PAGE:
What trash is this! They fail to mention that if these “macro” phenomena do exist, they are the product of imperialist penetration and organization of the national economy. The monetary system, rate of interest, etc. are the same as in the metropole or even if they are varied, are based on the same standard. To top it off, LOM offers no examples of these phenomena. We know for sure that if these so-called criteria were used to evaluate a number of contemporary liberation movements, they would have to be denied self-determination. The Polisario in the old Spanish Sahara, which is “near and dear” to LOM forces, would certainly be eliminated. South Africa, with no developed Black bourgeoisie or separate Black economy would be destined forever for imperialist/apartheid oppression, at least until the socialist revolution. The same applies to Namibia. What we have here is a double standard.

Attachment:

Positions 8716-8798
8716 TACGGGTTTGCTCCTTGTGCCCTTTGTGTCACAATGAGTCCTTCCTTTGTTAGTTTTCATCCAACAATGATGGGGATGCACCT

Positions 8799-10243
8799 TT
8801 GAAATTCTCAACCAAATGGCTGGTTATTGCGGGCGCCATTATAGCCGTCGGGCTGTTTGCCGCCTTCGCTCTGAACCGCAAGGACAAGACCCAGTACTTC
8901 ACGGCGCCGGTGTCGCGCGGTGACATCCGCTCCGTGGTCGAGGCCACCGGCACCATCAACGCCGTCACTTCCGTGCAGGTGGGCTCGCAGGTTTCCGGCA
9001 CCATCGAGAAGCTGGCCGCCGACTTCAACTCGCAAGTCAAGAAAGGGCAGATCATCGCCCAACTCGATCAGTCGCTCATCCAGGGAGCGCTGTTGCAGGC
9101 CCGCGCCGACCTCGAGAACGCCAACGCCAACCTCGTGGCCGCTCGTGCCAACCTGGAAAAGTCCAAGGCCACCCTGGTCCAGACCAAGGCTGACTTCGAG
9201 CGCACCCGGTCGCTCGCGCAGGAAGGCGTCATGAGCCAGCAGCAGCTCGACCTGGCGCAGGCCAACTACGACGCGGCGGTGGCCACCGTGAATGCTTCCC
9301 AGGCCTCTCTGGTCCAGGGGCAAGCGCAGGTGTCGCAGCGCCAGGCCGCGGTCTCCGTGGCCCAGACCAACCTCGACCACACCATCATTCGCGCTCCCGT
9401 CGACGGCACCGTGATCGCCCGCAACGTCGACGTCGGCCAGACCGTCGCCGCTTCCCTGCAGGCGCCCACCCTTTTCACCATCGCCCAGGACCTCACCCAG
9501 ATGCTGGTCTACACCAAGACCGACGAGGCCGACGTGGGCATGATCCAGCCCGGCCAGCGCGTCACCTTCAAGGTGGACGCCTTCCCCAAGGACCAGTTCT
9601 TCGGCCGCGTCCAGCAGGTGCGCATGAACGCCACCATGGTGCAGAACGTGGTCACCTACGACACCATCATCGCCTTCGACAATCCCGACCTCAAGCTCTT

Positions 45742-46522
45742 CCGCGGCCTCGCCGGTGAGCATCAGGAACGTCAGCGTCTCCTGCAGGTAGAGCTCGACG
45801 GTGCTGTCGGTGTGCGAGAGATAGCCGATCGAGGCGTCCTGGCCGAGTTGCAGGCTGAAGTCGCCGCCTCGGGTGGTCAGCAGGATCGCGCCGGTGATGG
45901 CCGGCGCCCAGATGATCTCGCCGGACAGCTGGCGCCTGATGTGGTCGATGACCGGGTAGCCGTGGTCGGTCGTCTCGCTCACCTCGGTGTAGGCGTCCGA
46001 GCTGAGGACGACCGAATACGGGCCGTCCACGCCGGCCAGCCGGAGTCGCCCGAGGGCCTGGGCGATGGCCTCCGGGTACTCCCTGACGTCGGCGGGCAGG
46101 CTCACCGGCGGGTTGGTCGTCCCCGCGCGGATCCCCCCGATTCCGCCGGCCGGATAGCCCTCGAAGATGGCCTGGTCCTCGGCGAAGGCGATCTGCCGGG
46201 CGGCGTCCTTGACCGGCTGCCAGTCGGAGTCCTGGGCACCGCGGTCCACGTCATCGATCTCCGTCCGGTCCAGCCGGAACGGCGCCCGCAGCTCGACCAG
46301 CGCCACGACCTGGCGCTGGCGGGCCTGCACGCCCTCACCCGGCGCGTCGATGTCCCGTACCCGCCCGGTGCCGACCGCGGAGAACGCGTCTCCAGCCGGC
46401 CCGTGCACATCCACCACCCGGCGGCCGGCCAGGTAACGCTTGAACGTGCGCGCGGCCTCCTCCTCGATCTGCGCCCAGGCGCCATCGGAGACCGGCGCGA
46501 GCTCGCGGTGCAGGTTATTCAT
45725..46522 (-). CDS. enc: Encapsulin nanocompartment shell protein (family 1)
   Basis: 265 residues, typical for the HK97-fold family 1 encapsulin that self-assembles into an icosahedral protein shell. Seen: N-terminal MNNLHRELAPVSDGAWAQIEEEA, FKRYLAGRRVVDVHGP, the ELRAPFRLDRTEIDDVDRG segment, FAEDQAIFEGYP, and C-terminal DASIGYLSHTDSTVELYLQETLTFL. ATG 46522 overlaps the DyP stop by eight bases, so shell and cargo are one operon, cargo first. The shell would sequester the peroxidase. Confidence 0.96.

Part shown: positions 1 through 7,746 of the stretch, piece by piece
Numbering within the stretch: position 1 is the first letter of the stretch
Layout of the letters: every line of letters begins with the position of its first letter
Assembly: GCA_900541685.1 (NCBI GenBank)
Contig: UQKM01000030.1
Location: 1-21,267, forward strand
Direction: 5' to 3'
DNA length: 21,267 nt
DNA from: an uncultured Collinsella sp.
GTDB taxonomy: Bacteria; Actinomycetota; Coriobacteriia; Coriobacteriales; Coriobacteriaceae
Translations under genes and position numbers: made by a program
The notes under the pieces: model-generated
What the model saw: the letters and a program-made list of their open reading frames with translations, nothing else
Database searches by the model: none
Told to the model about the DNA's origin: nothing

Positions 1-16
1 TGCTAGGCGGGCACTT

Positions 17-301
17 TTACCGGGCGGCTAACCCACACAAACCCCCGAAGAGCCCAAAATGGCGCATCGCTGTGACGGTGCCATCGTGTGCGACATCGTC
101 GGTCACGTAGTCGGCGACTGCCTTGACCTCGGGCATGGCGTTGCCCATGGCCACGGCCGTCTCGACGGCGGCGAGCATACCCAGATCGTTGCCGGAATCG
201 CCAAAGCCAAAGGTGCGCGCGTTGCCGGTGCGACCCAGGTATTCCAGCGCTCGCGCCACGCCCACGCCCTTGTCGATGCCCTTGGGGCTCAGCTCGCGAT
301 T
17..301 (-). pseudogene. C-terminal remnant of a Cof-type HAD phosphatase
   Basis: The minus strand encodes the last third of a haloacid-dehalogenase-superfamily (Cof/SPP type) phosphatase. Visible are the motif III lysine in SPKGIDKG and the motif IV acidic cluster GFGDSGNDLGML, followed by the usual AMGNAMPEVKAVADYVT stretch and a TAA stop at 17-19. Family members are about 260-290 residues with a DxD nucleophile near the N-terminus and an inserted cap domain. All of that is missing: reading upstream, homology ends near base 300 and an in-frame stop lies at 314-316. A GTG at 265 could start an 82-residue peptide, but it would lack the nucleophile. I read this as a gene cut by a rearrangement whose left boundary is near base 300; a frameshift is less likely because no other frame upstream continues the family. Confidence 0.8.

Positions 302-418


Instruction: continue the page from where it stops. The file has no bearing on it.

In regard to a separate economy, nowhere in the Marxist literature does it specify that a national economy must be distinct or separate. This is an invention of the LOM. In fact, Stalin points out in the example of the Georgian region of Czarist Russia how imperialist interference even prevents this separate development. This is especially so for those nations that evolved after the period of rising capitalism, that is during the current imperialist epoch, when the shackles on national development were firmly in place. All of the colonies, semi-colonies or dependencies are living proof of this. Although Stalin in the National-Colonial Question did not address this directly or make what one might call allowances for this, his later work and that of the Comintern go into this in considerable depth.